Our nature has led us to continue to live in groups of ever larger concentration. We govern and manage these large groups in a variety of ways. The benefit is always greater overall safety and security and the drawback is a corresponding shrinkage of individual liberty and freedom. In that system, upon a time, it was feasible that a man or woman could travel to different countries and find one that matched their own personal tastes and convictions as to customs, religion, rules and regulations, climate, food, culture and such. This could be seen as finding one’s tribe. It was the differences in those diverse places that made this stage of larger human groupings work. It was advances in transportation that made it even possible. I feel that this stage has now passed but like a long freight train at a road crossing, we don’t yet perceive it has passed. As far as we can see in both directions, it curves like a great segmented graffiti covered snake rumbling and hooting as hobos jump off and onto it by turns.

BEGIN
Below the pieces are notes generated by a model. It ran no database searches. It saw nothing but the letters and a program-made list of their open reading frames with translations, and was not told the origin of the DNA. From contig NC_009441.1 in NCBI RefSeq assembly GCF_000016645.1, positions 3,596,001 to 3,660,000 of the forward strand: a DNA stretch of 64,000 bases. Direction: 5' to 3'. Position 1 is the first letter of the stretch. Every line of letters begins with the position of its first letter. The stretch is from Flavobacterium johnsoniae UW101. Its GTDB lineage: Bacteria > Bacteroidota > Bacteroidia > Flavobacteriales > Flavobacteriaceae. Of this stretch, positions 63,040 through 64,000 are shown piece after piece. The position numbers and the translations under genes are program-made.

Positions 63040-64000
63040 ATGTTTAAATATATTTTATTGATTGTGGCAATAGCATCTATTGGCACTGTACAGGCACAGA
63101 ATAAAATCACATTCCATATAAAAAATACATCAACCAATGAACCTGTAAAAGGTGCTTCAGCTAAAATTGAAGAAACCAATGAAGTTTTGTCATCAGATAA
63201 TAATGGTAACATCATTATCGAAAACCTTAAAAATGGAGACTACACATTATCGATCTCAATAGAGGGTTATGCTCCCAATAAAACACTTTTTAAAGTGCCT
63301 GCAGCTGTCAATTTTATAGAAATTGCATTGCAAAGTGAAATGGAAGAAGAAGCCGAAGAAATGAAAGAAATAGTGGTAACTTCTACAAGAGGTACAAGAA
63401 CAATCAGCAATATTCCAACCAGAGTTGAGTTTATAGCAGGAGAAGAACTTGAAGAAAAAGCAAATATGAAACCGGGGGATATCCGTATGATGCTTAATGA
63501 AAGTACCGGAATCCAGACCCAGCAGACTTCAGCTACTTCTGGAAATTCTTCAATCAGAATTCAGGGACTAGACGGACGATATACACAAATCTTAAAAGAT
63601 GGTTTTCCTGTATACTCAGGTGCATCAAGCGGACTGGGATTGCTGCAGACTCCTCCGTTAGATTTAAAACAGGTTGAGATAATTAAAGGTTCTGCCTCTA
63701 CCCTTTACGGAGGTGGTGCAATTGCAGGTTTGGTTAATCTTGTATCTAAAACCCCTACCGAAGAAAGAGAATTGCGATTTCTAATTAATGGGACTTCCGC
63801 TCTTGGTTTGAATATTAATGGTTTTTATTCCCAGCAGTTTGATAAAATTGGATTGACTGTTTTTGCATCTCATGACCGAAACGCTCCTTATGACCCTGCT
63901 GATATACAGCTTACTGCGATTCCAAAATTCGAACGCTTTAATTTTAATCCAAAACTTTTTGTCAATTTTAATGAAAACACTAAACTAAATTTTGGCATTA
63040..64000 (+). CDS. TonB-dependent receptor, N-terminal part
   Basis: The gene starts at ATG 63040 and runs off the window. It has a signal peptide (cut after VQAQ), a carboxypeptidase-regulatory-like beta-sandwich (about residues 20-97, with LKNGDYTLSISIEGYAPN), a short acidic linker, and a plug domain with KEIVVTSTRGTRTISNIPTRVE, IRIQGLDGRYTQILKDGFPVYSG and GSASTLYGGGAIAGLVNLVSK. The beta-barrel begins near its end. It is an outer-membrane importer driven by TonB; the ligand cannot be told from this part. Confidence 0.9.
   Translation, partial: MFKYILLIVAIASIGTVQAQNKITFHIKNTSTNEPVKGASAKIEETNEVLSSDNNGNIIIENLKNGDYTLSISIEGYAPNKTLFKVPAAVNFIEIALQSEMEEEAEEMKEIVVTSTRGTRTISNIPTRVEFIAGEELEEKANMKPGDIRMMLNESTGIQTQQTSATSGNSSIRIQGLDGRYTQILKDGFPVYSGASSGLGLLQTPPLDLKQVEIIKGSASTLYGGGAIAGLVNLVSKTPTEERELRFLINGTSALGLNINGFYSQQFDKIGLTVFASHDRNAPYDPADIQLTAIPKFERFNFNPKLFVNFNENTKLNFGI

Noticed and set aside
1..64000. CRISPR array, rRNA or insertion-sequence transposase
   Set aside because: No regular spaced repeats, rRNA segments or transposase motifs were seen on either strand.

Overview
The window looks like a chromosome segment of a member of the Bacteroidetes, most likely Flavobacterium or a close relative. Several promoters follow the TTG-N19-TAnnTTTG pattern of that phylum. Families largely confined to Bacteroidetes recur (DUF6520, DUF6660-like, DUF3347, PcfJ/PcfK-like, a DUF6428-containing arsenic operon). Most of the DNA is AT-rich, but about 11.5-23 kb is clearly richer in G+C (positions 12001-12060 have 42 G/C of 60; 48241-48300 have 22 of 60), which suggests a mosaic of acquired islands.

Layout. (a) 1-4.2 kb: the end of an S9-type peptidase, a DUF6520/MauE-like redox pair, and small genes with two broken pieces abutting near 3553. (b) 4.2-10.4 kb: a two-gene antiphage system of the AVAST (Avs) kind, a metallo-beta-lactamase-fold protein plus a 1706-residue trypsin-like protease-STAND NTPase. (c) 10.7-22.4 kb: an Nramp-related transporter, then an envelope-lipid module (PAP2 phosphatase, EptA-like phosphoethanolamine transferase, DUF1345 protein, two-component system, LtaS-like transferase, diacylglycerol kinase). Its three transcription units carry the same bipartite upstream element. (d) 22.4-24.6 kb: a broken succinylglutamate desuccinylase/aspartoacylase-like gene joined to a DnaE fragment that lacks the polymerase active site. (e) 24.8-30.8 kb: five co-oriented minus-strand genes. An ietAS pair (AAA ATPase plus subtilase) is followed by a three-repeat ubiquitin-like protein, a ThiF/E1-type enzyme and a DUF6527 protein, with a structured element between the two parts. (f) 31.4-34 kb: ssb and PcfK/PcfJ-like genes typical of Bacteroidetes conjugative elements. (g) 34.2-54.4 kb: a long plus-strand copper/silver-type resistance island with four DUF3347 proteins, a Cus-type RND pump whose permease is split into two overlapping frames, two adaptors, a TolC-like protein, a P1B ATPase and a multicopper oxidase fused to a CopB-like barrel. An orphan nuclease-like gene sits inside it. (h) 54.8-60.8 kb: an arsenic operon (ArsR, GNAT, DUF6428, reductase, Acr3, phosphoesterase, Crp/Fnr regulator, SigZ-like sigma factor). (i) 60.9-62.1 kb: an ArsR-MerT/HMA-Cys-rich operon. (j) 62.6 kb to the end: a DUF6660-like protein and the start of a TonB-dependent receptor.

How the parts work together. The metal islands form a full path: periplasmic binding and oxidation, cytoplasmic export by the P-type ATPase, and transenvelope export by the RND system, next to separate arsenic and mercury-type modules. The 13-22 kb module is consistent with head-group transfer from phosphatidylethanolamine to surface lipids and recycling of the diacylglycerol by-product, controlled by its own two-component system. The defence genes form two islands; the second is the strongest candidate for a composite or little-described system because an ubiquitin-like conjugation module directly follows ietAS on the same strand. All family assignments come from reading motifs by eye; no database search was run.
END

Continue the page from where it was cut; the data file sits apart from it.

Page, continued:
The evidence is in the sameness a traveler today would encounter as opposed to a traveler from a hundred years ago. Yes, there are still some populous destinations which stand out in stark contrast to others but this is diminishing daily and there is a cultural spill-over and blending happening both by accident of technology and by design. Never before has there been so many people on the same page. The sloppy part in our time is that the older models that we have called countries have not been dismantled or fallen to their own ruin in their entirety as yet. We are watching it on the News at night as it happens. Of course, the new baby is a cutie pie and the hope of the future for the gene pool but that cradle she’s sleeping in was carved by Grandpa’s own hands from wood he cut on the mountain he bought after the Civil War with money from the family fortune made by great grandpa’s slaves the in cotton fields after the Indian Wars.